A version of the Arthur Schnitzler play once filmed by Max Ophuls who brings into the material a satirical voice personified by Anton Walbook’s intercessions. Here there is no satire and no interruptions; Vadim’s approach is straight on. What’s similar is that in both films the females are sympathetic humans and the males are the idiots, just wanting to get their jollies. Once sex is over, the men want no further history; once sex is over the women want history to begin. As in Ophuls’ the men rush to the women’s slaughter; the women submit winsomely, as though regretting the loss of the fairy tale they believed love to be. One great difference is that Vadim’s script omits the use of the word l’amour to the degree Ophuls employed it, so we have the grace to know the story is about flat out sexual seduction, and we have the joy to see that the seducers are all mostly female, no matter how the males may posture. Two beautiful males, Jean-Claude Brialy and Jean Sorel open and close the picture, neither one having to play any his aces to take the queens. But the females still are more wonderful than the males, just as they are in Ophuls’. On the other hand, Vadim’s also omits Ophuls’ great interest in camera style. Ophuls’ film is about the beauty of film; Vadim’s is about the beauty of women. An interesting advantage Vadim’s has is that the omission of Walbrook’s recesses gives the screenwriter a chance to expand on certain characters and certain scenes, and, since the screenwriter is no less than Jean Anouilh the most fully developed character is the playwright. Jane Fonda plays the part Danielle Darrieux took, and our Jane does very well in the part. Vadim was a handsome and sexy man, and Fonda married him. His interview in the Extras is fascinating. And her interview about him might be said to contain more wisdom than the film itself.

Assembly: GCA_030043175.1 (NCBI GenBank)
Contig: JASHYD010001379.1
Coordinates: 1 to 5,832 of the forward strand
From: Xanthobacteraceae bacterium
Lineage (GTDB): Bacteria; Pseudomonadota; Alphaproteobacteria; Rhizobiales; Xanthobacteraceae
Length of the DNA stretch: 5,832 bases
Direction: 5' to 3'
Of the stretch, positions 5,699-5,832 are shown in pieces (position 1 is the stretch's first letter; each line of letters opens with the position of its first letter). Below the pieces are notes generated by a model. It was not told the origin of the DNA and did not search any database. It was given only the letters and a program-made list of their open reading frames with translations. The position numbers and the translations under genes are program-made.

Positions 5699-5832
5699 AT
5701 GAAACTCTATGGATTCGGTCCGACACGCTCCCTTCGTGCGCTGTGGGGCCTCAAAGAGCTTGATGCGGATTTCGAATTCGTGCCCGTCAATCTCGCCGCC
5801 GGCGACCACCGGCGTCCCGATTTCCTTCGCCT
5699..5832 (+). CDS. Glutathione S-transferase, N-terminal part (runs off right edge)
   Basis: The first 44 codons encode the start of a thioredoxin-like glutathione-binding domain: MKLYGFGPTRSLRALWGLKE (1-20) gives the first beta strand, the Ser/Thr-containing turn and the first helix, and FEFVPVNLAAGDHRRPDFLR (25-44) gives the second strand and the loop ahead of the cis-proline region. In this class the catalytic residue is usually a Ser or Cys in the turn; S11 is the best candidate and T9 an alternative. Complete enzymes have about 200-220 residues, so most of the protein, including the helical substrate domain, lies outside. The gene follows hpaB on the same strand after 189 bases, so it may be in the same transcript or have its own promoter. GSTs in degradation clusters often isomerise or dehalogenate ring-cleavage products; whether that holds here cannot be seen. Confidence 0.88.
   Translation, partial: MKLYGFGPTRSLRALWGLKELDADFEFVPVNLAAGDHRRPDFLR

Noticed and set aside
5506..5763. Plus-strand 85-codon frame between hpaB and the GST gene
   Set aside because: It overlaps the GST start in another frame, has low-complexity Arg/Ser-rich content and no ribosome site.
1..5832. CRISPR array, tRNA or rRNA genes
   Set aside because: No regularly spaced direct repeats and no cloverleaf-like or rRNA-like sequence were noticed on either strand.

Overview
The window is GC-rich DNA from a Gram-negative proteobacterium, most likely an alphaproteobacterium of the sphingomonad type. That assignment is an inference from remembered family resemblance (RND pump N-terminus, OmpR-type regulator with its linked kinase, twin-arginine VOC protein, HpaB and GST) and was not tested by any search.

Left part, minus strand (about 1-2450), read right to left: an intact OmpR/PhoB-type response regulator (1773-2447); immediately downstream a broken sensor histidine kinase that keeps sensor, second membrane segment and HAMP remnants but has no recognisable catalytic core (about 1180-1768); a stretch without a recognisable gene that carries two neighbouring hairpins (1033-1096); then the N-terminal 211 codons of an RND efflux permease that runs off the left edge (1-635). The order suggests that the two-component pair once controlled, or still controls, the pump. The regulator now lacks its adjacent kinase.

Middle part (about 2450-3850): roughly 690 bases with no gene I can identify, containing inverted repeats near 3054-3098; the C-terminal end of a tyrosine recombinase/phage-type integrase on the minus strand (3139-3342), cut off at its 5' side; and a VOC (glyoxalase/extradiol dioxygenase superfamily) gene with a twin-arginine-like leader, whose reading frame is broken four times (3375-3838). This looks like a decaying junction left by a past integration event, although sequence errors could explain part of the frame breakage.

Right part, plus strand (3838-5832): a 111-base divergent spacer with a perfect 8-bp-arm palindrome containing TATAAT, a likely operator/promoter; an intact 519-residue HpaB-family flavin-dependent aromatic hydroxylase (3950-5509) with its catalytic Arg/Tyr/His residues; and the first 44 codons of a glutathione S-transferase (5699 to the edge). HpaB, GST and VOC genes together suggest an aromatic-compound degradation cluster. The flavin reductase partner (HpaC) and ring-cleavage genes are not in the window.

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Heaven Can Wait

15 Apr

Heaven Can Wait – Directed by Ernst Lubitsch. Sophisticated Comedy. Standing before Satan to see if he qualified for the flames, an old roué reviews his long love-life. 112 minutes Color 1943.

* * * * *